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In 2019, Ohio Passed Its Most Restrictive Abortion Law In Modern History

Abortion supporters gather outside the Ohio Statehouse on Tuesday to rally against the anti-abortion laws in the state.
Sam Aberle
Ohio Public Radio
Abortion supporters gather outside the Ohio Statehouse on Tuesday to rally against the anti-abortion laws in the state.

One of the Ohio Statehouse’s most notable moments this year was the passage of the controversial “Heartbeat Bill.” The controversial abortion restriction been proposed for years but never signed into law – until 2019.

The remnants from Gov. Mike DeWine’s inaugural party were barely removed from the Statehouse before the Heartbeat Bill was re-introduced into the new legislature. The bill, known officially as the “Human Rights Protection Act” this time around, banned abortion as soon as a fetal heartbeat can be detected, as early as six weeks into a pregnancy.

First proposed in 2011, the bill got new life when DeWine announced his support during his campaign for governor. In February, Senate President Larry Obhof (R-Medina) said the chamber would move the bill along quickly.

Minority Democrats like state Sen. Nickie Antonio (D-Lakewood) called the bill unconscionable, saying it puts the state in the position of telling doctors how to practice medicine.

“They will be challenged from making the best medical decisions for their patients,” Antonio said. “This bill will put the lives of countless Ohio women at risk.”

The bill passed the GOP-dominated legislature in 2018 but was vetoed twice by former Gov. John Kasich. This year, however, it was a priority for Ohio Right to Life, which hadn’t previously supported it.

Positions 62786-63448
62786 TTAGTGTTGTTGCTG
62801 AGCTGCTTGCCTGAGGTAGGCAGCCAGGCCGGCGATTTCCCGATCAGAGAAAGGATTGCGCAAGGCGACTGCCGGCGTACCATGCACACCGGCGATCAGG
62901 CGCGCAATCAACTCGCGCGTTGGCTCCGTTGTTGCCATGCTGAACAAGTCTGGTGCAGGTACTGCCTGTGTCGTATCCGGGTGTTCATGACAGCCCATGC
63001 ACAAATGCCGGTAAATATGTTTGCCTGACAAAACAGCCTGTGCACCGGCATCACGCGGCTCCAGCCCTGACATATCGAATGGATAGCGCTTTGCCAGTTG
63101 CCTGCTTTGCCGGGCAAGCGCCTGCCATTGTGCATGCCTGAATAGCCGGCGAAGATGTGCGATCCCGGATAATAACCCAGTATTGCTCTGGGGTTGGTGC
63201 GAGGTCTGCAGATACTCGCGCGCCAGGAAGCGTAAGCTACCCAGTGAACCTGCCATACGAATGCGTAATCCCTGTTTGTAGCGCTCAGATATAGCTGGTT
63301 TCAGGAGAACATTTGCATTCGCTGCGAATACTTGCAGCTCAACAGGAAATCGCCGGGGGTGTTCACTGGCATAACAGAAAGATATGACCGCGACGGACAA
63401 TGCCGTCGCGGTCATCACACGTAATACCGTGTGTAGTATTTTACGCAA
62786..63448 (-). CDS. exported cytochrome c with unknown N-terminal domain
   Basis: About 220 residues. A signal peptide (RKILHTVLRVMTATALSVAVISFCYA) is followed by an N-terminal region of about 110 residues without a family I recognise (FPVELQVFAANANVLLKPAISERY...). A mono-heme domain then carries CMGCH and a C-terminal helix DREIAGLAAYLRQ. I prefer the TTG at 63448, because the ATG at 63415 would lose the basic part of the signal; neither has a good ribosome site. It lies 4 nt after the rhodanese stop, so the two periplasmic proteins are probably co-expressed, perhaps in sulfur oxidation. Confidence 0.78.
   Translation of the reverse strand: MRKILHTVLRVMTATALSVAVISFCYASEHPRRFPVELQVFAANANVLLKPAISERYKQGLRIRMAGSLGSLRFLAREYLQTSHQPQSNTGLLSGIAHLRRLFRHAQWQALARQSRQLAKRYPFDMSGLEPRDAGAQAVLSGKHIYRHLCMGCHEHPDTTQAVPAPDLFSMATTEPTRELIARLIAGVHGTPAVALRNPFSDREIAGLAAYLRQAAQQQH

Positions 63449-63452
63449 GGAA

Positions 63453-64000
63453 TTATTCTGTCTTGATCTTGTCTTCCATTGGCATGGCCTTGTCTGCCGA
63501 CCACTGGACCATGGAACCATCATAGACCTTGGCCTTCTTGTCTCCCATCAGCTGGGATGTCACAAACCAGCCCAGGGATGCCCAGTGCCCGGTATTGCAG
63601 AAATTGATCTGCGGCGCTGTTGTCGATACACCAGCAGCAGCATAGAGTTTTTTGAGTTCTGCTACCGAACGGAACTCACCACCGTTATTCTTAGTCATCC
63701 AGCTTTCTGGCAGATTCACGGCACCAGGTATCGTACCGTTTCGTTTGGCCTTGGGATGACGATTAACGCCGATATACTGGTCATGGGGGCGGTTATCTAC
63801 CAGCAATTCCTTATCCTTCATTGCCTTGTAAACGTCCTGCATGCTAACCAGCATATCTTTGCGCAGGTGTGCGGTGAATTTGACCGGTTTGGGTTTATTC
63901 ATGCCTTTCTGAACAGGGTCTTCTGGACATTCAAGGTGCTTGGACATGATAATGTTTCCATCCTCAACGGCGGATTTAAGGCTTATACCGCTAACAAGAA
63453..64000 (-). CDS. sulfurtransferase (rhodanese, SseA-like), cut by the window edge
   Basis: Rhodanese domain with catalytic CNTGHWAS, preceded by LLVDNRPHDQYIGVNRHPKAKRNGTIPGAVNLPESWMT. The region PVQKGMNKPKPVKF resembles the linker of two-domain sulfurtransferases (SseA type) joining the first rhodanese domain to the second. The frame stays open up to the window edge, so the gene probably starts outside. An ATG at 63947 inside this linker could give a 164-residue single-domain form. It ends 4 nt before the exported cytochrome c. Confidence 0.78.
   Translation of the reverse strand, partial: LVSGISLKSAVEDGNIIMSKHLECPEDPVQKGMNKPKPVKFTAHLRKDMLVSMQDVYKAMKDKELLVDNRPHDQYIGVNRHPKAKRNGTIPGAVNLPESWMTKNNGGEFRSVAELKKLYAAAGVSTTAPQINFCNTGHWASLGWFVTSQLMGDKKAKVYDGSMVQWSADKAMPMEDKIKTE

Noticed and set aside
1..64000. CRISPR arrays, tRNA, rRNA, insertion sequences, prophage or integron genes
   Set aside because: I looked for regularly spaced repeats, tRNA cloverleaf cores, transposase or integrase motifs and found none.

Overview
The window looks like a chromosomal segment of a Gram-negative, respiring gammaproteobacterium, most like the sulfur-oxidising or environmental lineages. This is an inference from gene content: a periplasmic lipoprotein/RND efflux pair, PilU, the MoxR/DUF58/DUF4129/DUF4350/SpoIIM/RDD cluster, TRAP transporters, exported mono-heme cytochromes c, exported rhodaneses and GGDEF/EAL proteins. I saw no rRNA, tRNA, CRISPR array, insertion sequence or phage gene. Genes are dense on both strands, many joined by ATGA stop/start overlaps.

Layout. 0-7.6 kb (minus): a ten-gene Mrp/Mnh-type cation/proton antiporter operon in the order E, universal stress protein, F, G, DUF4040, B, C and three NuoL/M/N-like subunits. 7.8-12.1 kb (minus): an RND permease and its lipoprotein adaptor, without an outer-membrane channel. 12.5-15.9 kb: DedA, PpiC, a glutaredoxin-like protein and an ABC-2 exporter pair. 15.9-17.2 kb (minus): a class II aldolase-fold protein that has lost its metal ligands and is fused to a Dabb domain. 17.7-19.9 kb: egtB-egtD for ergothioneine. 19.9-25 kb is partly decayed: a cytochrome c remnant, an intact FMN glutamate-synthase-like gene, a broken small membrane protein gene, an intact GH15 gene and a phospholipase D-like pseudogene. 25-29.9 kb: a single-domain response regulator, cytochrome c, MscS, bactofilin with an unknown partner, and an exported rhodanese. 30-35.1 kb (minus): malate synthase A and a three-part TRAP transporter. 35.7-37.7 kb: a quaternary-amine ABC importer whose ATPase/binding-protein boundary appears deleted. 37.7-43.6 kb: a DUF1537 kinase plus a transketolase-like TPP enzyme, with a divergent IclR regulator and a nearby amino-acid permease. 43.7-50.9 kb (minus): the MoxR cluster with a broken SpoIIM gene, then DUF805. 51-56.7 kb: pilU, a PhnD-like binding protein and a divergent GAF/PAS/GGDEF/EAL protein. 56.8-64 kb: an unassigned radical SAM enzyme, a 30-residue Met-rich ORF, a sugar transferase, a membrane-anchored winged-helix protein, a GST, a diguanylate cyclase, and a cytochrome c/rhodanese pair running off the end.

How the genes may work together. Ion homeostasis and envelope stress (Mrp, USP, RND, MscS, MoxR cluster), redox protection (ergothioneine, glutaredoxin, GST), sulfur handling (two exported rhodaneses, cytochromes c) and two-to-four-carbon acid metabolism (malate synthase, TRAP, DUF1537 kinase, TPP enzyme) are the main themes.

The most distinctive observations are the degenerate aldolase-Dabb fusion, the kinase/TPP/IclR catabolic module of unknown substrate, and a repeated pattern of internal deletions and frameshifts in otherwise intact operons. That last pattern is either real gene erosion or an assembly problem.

In April, DeWine followed through on his promise and signed the bill into law. The bill contains exceptions for the life of the woman, but no exceptions for cases of rape or incest, and institutes criminal and other penalties for doctors who violate the law.

"This was a bill that was certainly a bill that I wanted to sign. I'm proud I signed it," DeWine said earlier this month.

At least six states have passed similar bills. As promised, the Ohio ACLU sued to block the law in federal court.

In July, a federal judge stopped the law from taking effect, saying it’s likely to be ruled unconstitutional. The law remains unenforceable unless the U.S. Supreme Court rules otherwise, and at this point, it is not on the court’s agenda.  

Opponents of abortion pill reversal bill gather in front of the  Statehouse.
Credit Jo Ingles / Ohio Public Radio
Ohio Public Radio
Opponents of abortion pill reversal bill gather in front of the Statehouse.

Other Abortion Moves

In November, the Ohio Senate passeda billpromoting the unproven practice of “abortion reversal.” State Sen. Peggy Lehner (R-Kettering) claims that women can reverse a two-step medication abortions by taking progesterone instead of the second abortion inducing pill, and her billrequires doctors to tell women about the procedure.